Gearbox names are not commonly known by the general public. Names like Multitronic of Durashift are used in garages, but will probably not mean anything to the non-car-fanatic. A little more known type of gearbox might be the DSG of the VAG-group. Volkswagen has not been idle in the development of this type of gearbox. We looked at the evolution of Volkswagen's dual clutch automatic gearbox.
First generation DSG
The first DSG was produced in 2003, the DSG6 DQ250. Four years later, a 7-speed variant was added, the DSG7 DQ200. As can be expected with new technological developments the DSGs did have some teething problems and complications in the application of the units. For example, the DSG7 could only be installed to engines that produced a maximum torque of 250 Nm. VAG had to recall several units worldwide to repair problems to the gearbox. In the case of the DQ200 and DQ250, according to various sources, these were 1.6 million units in total! And even now we still come across problems with these gearboxes.
DQ500 the successor of the DQ200
Volkswagen has of course not been resting on its laurels. With thanks to the knowledge of the first generations of DSGs, Volkswagen was able to remove more and more faults in the gearboxes. It is thus not surprising that only three years after the introduction of the DQ200, a new 7-speed variant was introduced, the DQ500. This unit was fitted to for example the Volkswagen Passat B8, Transport T5 and T6, Tiguan 5N and the Audi Q3. It was installed in the somewhat larger vehicles and not without a valid reason. The "old" DSG7 could only be used in combination with engines that produced a maximum torque of 250Nm where the DQ500 can be used up to a maximum of 600Nm. More than double the torque! This meant that the DSG could now also be used on the 2.0 and 2.5 litre engines, where the previous versions could only be used on the 1.2 TSI and 1.6 litre diesel engines. The number of faults had also decreased significantly. From a technical point of view, the main difference between the DQ200 and the DQ500 is that the latter uses a so-called "wet clutch". A technique that has been used since the first generation of the DSG6. This means that the clutch plates are physically in the oil for lubrication.
DQ380 / DQ381
Was the DQ500 perfect? No definitely not. In these times where minimizing CO2 emissions is one of the most important issues in the automotive industry, making cars lighter is top priority for manufacturers. Every kilo counts. Volkswagen continued to develop the DQ500 and formed the basis for the DQ380 DSG, introduced in 2015. It is 4.2 kilos lighter than its predecessor. In addition, the size of the gearbox was reduced. This is another 7 gear version that uses a wet clutch. The DQ380 (0DE) is less known, because this gearbox was specially developed for the Chinese market. It is used in the Volkswagen Golf GTI and Volkswagen Magotan (the Chinese version of the Passat). With a maximum load of 420Nm, this DQ380 can handle less torque than the DQ500.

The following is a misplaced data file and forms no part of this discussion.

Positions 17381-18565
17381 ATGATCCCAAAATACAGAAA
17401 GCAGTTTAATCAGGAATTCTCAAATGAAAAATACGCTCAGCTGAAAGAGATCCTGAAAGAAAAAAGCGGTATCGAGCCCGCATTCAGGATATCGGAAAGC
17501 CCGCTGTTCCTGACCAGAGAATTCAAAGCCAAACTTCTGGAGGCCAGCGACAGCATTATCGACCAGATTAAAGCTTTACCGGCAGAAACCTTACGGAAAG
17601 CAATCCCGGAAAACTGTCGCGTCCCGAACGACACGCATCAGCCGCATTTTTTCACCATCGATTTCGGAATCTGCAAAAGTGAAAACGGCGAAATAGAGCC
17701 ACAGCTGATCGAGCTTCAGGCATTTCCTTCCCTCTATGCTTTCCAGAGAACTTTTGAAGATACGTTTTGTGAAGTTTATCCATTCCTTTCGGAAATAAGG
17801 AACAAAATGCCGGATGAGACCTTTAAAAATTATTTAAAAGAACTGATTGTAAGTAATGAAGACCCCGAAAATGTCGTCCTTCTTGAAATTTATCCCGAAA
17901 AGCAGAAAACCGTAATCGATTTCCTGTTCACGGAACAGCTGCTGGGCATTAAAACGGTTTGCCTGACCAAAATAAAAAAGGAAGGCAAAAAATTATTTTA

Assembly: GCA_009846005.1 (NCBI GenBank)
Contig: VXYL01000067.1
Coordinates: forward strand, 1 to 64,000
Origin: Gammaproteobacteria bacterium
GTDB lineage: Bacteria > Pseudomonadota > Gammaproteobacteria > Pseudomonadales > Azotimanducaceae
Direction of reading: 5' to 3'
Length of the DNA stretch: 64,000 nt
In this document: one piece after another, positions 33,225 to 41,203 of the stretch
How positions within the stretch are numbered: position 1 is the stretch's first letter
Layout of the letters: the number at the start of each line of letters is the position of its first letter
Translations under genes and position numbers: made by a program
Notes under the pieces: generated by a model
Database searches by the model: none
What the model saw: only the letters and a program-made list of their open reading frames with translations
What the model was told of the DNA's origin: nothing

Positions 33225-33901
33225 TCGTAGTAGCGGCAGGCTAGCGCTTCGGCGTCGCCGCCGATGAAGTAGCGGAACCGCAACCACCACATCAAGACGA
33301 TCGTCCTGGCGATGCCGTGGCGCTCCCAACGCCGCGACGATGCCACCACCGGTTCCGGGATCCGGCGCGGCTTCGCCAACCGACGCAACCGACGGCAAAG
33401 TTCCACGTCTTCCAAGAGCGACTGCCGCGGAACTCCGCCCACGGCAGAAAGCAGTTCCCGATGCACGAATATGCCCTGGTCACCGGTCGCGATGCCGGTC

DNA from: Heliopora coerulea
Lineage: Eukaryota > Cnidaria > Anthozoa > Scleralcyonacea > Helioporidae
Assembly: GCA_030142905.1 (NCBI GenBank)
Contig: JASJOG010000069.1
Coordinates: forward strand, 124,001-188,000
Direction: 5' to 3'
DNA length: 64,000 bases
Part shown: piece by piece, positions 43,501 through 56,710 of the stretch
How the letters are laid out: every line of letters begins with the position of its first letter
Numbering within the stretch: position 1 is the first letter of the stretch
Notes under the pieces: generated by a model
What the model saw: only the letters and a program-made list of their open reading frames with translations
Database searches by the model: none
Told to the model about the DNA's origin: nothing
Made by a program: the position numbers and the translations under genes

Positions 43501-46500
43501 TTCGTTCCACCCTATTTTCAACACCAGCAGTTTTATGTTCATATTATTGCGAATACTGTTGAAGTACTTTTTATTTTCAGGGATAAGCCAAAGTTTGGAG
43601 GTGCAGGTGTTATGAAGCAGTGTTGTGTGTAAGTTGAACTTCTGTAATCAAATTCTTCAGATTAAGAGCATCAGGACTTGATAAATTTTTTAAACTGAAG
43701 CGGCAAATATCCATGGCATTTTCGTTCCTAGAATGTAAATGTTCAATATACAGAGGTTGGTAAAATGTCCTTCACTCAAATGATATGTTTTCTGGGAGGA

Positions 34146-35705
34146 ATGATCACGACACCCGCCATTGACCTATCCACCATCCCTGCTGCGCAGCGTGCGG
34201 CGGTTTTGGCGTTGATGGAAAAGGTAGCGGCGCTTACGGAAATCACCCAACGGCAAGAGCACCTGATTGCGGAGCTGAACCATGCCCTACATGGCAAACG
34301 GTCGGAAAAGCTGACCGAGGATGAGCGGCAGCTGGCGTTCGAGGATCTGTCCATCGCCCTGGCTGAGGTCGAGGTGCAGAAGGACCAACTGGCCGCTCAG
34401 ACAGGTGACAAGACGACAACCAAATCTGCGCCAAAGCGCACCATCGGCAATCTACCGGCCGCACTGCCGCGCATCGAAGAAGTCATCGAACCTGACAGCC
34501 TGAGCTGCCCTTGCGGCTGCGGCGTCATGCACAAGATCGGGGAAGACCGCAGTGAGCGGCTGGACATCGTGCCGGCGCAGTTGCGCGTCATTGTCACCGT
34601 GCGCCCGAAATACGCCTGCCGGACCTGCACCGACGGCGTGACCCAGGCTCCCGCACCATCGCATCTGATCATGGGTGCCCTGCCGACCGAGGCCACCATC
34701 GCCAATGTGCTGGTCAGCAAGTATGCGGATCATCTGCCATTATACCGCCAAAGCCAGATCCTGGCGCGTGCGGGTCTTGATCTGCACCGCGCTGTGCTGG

The European version came in 2017, which we now know as the DQ381 (0GC). The most significant difference between the two versions is that the DQ380 is only available for front-wheel drive cars, where the DQ381 is available for both front-wheel drive (DQ381-7A) and all-wheel drive (DQ381-7F) models. Since 2017, the DQ381 has been mainly used in the VAG models that are built on the MQB platform and use the well-known 2.0 litre TSI block. Well-known examples are the Volkswagen Golf 7 GTI, Volkswagen Arteon, Volkswagen Tiguan and Audi S3.
Seven-speed DSGs the new standard?
The vast majority of DSGs currently being produced have seven gears. There are exceptions though. For example, the DQ250 "primal DSG6" was further developed in to the DQ400e. This development allows it to be used in hybrid models such as the Volkswagen Golf GTE, Volkswagen Passat GTE and Skoda Superb IV. In addition, Volkswagen has done a test to develop a DSG with 10 (!) gears. This project, called DQ511, should have been a further development of the DQ500. Volkswagen introduced this model very proudly in 2013, but a few years later the project was cancelled.
The idea of more gears is not strange. One of the biggest criticism of the original DSG6 was that the gearshifts were not very smooth. The differences between the gears were too large, which caused the ride to be jerky. The extra gear fixed this. More gears can also ensure that the shifting process can run more efficiently, which can save fuel. These are the main reasons that Volkswagen currently produces almost only 7-speed DSGs.
Transverse versus Longitudinal DSGs
The words sound very complicated, but the difference between the two is the way the engine/gearbox is position related to the vehicle. Transverse (or 'Quer', therefore 'DQ') engines/gearboxes are mounted perpendicular to the direction of travel where longitudinal (therefore 'DL') are in line. After the success of the DSG6 DQ250 used in the Audi A3 and Audi TT, Audi also wanted to apply DSGs to their longitudinal engines. The Audi technicians went back to the drawing board and in 2009 introduced their first and own S-Tronic DSG: the DL501 (0B5). With up to 550Nm of torque that this DSG can handle, it could be used in the larger Audis like the A4, A5, A6 and Q5. After six years, Audi started production of the next generation DSG longitudinal gearbox in 2015: the DL382 that can handle 400Nm and the DL382 + that can handle 500Nm. The DSG is increasingly common in the VAG arsenal!
For those who thinks the DSG gearbox can only be used in everyday-cars is wrong. Since 2015, the extreme DL800 7-speed gearbox has been used in the Lamborghini Huracán and Audi R8. Volkswagen probably didn’t see that coming when they introduced the DSG in 2003!